b) While the process of loading up the vegetables and cranking the handle to make courgetti or beet ribbons is fun, the design is....inelegant. The height of the output and the extension of the business end of the thing never seems to accommodate the right kind of vessel in which to collect the finished product. There is inevitably overspill and the messy business of transferring it into whatever bowl or pan your stuff is destined for.

The Kilner spiralizer attachment solves both of these issues simply and economically. The blade-lid and protection ring take up minimal space in the drawer and the crank mechanism is replaced by your own wrist! Just twist your carrot (so to speak) into the lid and perfectly spiral cut ribbons fall into the jar you're going to store them in or where you can work with them right away. No messy transfer!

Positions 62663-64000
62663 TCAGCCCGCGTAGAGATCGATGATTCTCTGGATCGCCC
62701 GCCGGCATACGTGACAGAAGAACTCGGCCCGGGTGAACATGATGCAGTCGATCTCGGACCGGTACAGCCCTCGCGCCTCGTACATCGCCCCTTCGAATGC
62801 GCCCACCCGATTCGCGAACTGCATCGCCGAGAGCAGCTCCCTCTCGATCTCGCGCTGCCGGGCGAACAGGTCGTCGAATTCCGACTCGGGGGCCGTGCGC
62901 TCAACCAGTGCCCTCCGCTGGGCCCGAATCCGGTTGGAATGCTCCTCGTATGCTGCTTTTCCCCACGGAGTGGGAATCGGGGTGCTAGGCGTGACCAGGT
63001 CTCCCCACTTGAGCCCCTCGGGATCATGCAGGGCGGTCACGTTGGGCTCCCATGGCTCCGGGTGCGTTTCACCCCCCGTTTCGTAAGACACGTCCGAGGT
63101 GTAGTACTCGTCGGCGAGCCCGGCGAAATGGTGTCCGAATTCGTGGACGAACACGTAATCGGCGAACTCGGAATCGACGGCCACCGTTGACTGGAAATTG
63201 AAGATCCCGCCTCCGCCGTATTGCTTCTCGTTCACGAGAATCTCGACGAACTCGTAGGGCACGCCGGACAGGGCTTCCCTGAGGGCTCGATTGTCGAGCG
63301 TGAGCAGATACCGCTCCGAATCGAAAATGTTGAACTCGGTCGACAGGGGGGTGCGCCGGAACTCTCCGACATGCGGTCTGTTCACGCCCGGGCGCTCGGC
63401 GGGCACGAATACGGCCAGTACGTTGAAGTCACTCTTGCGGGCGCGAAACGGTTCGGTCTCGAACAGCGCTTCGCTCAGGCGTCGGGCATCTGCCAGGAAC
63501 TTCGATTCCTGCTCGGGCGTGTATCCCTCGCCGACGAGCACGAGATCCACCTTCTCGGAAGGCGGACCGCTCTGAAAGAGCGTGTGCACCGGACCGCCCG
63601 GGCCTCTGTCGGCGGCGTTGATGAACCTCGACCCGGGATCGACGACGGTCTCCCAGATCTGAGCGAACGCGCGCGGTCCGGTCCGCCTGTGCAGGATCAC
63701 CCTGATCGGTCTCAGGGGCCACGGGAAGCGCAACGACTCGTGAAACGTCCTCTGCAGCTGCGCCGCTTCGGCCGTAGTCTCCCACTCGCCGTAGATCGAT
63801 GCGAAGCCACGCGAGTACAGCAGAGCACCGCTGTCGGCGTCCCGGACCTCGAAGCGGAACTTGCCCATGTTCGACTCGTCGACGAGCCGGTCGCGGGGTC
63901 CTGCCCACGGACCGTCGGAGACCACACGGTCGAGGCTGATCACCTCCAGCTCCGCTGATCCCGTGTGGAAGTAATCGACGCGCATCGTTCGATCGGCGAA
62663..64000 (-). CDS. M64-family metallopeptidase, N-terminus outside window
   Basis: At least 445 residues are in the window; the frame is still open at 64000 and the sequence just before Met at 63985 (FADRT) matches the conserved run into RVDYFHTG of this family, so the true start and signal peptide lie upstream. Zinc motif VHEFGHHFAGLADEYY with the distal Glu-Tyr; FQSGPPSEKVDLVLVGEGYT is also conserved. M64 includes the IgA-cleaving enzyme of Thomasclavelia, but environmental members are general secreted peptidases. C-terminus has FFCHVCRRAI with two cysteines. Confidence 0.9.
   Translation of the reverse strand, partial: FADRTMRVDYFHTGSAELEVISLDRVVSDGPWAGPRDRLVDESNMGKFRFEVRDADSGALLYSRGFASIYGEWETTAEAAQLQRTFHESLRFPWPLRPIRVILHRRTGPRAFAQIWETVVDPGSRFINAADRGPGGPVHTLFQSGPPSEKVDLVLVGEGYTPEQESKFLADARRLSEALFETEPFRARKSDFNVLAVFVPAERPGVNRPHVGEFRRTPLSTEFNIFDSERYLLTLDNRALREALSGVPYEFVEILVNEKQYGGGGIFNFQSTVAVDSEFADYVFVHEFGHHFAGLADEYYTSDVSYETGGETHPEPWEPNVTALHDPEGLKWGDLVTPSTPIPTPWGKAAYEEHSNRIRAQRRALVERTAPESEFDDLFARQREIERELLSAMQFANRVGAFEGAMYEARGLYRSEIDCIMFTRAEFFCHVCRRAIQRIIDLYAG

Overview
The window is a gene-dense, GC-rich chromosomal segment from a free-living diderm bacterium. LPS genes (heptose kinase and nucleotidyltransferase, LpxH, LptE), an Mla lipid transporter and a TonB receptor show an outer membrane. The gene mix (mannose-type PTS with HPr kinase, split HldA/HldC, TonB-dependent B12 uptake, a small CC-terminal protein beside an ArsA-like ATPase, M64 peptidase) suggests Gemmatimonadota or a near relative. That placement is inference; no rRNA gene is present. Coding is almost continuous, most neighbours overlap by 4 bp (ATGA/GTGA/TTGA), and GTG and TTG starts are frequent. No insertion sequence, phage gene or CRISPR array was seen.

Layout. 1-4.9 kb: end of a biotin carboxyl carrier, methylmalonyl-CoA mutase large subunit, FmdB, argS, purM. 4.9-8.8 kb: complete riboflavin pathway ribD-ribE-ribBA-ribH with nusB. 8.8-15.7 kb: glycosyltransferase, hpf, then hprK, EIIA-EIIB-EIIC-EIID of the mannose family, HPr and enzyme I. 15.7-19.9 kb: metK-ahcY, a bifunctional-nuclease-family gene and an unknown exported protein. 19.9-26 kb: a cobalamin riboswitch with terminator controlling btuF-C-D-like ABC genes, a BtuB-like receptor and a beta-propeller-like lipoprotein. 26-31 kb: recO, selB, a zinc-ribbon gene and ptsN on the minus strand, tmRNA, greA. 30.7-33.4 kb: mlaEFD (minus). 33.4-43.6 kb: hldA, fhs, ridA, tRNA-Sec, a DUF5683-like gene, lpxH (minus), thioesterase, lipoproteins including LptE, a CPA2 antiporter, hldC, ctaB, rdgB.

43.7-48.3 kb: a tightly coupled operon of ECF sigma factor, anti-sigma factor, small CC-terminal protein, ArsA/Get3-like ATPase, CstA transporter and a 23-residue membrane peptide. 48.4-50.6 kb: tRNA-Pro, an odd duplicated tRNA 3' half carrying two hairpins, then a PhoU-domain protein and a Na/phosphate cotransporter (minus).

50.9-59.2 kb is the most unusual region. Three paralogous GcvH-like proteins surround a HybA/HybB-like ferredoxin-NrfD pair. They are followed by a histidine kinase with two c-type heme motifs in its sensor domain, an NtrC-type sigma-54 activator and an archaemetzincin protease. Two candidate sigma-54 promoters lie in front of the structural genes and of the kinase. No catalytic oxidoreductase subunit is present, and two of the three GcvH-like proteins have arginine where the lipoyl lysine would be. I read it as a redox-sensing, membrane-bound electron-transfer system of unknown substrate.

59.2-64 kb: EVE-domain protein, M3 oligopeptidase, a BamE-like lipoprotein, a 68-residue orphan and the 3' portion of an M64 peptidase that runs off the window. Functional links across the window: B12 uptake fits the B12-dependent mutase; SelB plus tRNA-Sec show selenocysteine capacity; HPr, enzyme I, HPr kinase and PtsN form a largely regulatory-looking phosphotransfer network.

2. The Fermenter
We make our own pickles in a giant crock. I admit I make more pickles than we want or need because I'm making use of the volume of the crock. And to make the crock work for fermenting I needed to custom cut a platter of silicone and sacrifice a few plates to weight the whole assembly down so gas can escape but mold can't grow. The Kilner Fermenter kit includes cut ceramic weights that fit perfectly into the Mason jar and the lid-bung-valve assembly moderates all of the gas exchange which is such an important part of the home fermenting process. With one simple attachment you've taken out all the guesswork and your pickles or sauerkraut or kimchi will already be in the jar you'll put in the fridge when the ferment is done - just replace the fermenter attachment with a regular lid.

These are truly useful tools. And if they're a success in the store, we'll consider bringing in the butter-churning attachment!